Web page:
Being who I am, I could not help but think of what was around the bend.  The beautiful rock formations could barely catch my attention.  And while I could not help but look down on the glistening Yellowstone, there was little joy in its rushing waters.  I felt like something in it was bleeding me, taking me away from the moment, taking my body away from where it might have been.  In another world, maybe I could gaze at the magpies, pick up rocks and simply wonder, check out the bones I saw at one point below my trail, and pretend I was on some great outdoor quest in this thing people call nature, but I just knew better.  I knew that something was around that bend that would not let me go.

    When I got there, the view was every bit the disappointment I expected.  Mostly grouped together in a muddy corner of the small squared captive pens that they occupied, about 20 buffalo breathed in the same sulfur-scented air of melancholia that I was.  While I was at some distance, I have seen captive buffalo up close – seen their wounds, their branding tags, their tendency to congregate near the boundaries of their cages.  Two years ago, the powers that be in the Interagency Bison Management Plan followed through on their crazy idea of allowing 25 brucellosis-free bison to graze in Cutler Meadows across the river.  What was crazy, they expected the bison to stay there all winter.  Bison being bison, they saw their captive kin across the river, and most of them crossed over.  Within 10 days, the entire plan had collapsed because bison don’t want to stand still forever.  They want to move, and they are going to roam whenever they feel like roaming.  Seeing buffalo unable to move – even after seeing this sight for so many years – is still a terrible shock to my system.  They had been reduced to breathing pawns without any sense of home.  Beautiful vistas were all around, but the powers that be could not make them more beautiful by letting buffalo be buffalo within them.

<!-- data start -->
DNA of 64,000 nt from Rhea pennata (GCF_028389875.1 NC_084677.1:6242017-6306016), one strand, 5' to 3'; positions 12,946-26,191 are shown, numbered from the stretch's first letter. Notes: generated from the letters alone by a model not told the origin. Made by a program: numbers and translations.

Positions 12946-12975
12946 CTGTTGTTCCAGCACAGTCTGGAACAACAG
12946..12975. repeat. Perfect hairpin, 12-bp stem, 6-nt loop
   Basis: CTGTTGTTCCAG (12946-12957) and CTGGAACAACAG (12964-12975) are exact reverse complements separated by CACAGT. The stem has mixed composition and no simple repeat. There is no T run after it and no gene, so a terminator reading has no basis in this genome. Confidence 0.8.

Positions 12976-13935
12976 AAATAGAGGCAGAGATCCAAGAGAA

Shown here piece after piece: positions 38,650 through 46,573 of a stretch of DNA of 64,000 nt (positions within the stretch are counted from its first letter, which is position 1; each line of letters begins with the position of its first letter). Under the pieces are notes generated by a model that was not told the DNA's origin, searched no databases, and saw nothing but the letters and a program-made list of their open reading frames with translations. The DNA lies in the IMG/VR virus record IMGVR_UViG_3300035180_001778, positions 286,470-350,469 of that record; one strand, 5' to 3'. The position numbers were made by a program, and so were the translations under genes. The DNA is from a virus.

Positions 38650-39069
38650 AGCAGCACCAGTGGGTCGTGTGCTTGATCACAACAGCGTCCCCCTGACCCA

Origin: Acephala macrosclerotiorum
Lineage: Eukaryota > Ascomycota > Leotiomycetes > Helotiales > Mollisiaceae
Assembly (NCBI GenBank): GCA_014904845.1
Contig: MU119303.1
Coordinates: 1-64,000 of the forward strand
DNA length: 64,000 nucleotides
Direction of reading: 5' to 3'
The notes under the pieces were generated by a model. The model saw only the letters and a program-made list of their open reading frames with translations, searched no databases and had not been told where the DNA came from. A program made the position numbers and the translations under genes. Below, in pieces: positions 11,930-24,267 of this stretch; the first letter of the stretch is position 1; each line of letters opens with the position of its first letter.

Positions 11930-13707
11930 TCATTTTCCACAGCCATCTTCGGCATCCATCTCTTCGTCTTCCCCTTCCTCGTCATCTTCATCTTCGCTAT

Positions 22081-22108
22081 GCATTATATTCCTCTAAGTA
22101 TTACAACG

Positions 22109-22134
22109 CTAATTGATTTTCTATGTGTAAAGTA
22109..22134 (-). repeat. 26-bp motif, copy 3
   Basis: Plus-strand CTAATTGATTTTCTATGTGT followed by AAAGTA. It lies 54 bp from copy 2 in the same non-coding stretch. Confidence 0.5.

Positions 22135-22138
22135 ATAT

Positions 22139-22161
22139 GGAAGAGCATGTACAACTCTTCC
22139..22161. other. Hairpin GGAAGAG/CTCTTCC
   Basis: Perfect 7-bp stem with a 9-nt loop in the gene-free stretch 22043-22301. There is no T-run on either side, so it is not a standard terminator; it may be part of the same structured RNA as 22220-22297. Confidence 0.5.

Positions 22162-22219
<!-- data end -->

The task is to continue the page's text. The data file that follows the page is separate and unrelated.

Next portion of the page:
Instead, I was trailing a land of fences.  I could not help but notice the trail regularly moving through barbed wire fences, presumably used as a public right of way through private lands.  I could not help but see the civilization of the Gardiner Basin below me and these poor miserable bison.  Only camera tricks could make one believe that I was on some Discovery Channel or National Geographic Channel trek. For, wasn’t this land significantly more natural, wilder than the urban jungles, and much more intact than the Bozeman apartment where I came from – a place that I cannot even pretend is a home for me?